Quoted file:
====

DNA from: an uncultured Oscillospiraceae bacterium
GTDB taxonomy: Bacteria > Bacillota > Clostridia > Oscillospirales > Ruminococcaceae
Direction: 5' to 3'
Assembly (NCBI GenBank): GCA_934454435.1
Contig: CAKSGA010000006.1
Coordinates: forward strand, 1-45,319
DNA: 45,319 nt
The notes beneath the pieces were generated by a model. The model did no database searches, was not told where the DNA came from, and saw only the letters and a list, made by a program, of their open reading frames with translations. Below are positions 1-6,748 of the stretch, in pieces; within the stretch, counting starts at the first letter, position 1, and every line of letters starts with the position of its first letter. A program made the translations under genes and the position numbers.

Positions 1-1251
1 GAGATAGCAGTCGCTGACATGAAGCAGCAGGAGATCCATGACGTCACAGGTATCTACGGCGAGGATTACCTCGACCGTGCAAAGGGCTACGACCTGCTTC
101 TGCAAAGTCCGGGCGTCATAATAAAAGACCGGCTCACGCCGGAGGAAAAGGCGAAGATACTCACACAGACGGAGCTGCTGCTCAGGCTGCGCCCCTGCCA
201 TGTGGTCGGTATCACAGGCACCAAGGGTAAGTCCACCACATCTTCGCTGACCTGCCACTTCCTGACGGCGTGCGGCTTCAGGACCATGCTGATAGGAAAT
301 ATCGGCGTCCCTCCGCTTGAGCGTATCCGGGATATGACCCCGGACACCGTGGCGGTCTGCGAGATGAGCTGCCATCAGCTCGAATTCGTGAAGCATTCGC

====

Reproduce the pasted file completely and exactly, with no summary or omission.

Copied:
DNA from: an uncultured Oscillospiraceae bacterium
GTDB taxonomy: Bacteria > Bacillota > Clostridia > Oscillospirales > Ruminococcaceae
Direction: 5' to 3'
Assembly (NCBI GenBank): GCA_934454435.1
Contig: CAKSGA010000006.1
Coordinates: forward strand, 1-45,319
DNA: 45,319 nt
The notes beneath the pieces were generated by a model. The model did no database searches, was not told where the DNA came from, and saw only the letters and a list, made by a program, of their open reading frames with translations. Below are positions 1-6,748 of the stretch, in pieces; within the stretch, counting starts at the first letter, position 1, and every line of letters starts with the position of its first letter. A program made the translations under genes and the position numbers.

Positions 1-1251
1 GAGATAGCAGTCGCTGACATGAAGCAGCAGGAGATCCATGACGTCACAGGTATCTACGGCGAGGATTACCTCGACCGTGCAAAGGGCTACGACCTGCTTC
101 TGCAAAGTCCGGGCGTCATAATAAAAGACCGGCTCACGCCGGAGGAAAAGGCGAAGATACTCACACAGACGGAGCTGCTGCTCAGGCTGCGCCCCTGCCA
201 TGTGGTCGGTATCACAGGCACCAAGGGTAAGTCCACCACATCTTCGCTGACCTGCCACTTCCTGACGGCGTGCGGCTTCAGGACCATGCTGATAGGAAAT
301 ATCGGCGTCCCTCCGCTTGAGCGTATCCGGGATATGACCCCGGACACCGTGGCGGTCTGCGAGATGAGCTGCCATCAGCTCGAATTCGTGAAGCATTCGC